We ran through the Cayuga-Seneca Canal, and, on June 30th, went into the north end of Cayuga Lake. We tied up to a former New York Harbor ferry, the Wards Island, now converted to a self-propelled, derrick barge, serving the canal. With eleven "picks," or lifts, from the derrick (take the four spars off the schooner and put them on the barge; ditto for the three T-shaped braces that hold the lowered rig up off the schooner's deck; step the two masts; put the two booms-gaffs-and- sails in place), the rig was up in four hours, and the schooner looked like a schooner. Ahhh. After another five hours of sorting out lines and setting up deadeyes and lanyards, we were ready to go sailing.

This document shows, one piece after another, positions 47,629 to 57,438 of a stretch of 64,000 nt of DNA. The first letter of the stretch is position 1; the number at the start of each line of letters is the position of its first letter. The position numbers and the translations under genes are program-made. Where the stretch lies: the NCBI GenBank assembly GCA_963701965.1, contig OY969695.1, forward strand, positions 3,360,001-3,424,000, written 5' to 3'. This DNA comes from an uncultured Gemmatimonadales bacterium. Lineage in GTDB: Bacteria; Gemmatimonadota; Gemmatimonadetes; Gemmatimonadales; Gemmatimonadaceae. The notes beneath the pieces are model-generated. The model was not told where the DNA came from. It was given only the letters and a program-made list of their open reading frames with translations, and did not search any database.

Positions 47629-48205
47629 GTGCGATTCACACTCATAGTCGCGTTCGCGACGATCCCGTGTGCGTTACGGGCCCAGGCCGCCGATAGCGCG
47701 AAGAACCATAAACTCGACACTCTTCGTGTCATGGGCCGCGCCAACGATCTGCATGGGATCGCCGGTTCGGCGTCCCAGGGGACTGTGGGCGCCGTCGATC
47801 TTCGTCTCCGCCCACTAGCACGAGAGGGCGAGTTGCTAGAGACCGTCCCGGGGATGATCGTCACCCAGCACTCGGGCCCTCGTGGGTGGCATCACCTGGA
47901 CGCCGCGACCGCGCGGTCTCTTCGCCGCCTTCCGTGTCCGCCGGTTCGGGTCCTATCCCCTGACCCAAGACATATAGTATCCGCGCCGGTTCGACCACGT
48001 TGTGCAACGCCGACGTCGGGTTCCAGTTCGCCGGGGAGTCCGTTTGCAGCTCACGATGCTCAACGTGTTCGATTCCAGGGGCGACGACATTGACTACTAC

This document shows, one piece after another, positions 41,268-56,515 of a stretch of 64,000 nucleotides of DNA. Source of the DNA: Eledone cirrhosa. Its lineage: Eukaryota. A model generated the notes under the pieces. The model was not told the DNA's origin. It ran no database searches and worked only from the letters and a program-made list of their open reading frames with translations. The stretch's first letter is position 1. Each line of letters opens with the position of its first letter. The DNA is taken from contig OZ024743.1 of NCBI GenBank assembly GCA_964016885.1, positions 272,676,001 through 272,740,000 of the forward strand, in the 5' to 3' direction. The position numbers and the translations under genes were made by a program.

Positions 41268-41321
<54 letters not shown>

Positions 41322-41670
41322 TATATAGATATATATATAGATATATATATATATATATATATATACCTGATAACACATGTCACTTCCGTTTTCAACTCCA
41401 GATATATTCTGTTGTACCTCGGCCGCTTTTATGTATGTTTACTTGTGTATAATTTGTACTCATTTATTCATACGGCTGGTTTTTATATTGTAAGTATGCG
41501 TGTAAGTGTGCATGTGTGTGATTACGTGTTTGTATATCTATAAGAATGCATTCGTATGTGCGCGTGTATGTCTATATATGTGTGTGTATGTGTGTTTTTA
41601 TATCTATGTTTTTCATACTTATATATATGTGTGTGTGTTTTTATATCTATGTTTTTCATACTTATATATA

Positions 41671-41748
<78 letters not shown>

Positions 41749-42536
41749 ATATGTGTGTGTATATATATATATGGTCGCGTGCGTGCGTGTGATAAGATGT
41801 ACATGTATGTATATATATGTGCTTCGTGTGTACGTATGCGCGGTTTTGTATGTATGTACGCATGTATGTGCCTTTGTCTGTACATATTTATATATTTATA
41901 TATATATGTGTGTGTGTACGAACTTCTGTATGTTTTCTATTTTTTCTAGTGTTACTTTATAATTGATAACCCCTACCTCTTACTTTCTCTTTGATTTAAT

We had hardly dared anticipate sailing the Lois McClure on the Grand Canal Journey. We would have just two chances, going to and coming from Ithaca: south for 35 miles on Cayuga Lake on July 1st, and back north on July 4th. To sail and keep to the schedule, we would need a fresh north wind on July 1st and a fresh south wind on July 4th. What were the chances of that? Well, we got 'em both! The south wind was not strong enough to use just sail alone; we had to push with the Churchill, too. But the north wind sure was strong enough. We pushed out with the tug, rounded up into the breeze, and set the big mainsail (1,309 square feet). Headed off before it and set the foresail and jib. Gentle at first, the breeze soon increased to moderate, so we cast off the tug. Before long, it was blowing fresh, and we were off on a sleigh ride, wing-and-wing, mainsail out on one side and foresail on the other, just "readin' both pages."